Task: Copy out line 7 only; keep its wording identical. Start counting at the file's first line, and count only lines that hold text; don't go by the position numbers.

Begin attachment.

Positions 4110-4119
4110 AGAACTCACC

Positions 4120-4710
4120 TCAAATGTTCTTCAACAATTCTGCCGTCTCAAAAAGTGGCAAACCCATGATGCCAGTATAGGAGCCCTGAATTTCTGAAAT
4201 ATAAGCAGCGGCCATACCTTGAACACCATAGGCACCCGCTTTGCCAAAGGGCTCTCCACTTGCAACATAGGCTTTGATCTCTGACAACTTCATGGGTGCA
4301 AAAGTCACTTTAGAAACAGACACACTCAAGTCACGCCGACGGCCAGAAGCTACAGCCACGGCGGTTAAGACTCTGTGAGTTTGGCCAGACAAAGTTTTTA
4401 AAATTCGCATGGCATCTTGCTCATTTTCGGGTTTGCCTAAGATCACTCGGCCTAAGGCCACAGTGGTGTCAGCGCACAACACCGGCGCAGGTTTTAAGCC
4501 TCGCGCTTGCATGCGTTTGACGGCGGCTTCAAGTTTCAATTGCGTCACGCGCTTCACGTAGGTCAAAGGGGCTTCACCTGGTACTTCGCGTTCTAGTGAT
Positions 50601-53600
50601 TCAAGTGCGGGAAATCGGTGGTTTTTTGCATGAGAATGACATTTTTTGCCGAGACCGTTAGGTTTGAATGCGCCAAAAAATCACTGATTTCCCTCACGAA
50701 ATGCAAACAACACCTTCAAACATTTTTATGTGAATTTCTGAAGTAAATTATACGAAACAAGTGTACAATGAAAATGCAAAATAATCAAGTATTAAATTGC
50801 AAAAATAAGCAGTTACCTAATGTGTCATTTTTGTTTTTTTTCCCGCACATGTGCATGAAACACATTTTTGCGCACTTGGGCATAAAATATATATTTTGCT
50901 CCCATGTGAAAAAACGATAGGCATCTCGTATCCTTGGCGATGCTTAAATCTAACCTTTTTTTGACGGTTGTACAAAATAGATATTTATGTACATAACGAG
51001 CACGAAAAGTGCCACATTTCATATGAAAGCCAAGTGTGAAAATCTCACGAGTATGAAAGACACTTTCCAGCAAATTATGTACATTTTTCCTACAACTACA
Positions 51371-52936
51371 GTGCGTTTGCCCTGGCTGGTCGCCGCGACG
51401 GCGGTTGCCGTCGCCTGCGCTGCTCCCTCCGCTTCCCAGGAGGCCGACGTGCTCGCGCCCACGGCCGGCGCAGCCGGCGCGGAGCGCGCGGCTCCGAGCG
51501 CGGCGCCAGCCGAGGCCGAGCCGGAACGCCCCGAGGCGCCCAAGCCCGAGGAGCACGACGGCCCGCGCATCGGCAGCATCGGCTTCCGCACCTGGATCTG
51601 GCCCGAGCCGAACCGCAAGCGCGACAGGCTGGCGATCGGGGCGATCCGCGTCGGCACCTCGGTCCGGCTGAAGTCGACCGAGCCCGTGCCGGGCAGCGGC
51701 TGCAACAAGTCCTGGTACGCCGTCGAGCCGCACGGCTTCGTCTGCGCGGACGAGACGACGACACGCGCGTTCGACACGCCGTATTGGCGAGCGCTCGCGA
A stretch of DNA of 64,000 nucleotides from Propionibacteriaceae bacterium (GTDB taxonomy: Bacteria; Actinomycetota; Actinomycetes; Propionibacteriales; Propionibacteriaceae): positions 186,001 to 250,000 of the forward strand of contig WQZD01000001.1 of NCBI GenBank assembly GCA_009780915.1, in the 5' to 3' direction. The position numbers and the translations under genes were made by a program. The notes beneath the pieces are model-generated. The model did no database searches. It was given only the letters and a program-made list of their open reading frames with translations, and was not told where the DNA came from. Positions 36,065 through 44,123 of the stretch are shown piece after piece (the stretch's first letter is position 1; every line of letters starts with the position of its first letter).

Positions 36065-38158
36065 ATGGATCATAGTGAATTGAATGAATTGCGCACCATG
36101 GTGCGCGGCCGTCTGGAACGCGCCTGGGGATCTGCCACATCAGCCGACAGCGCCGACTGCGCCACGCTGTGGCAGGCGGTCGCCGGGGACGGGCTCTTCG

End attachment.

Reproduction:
4401 AAATTCGCATGGCATCTTGCTCATTTTCGGGTTTGCCTAAGATCACTCGGCCTAAGGCCACAGTGGTGTCAGCGCACAACACCGGCGCAGGTTTTAAGCC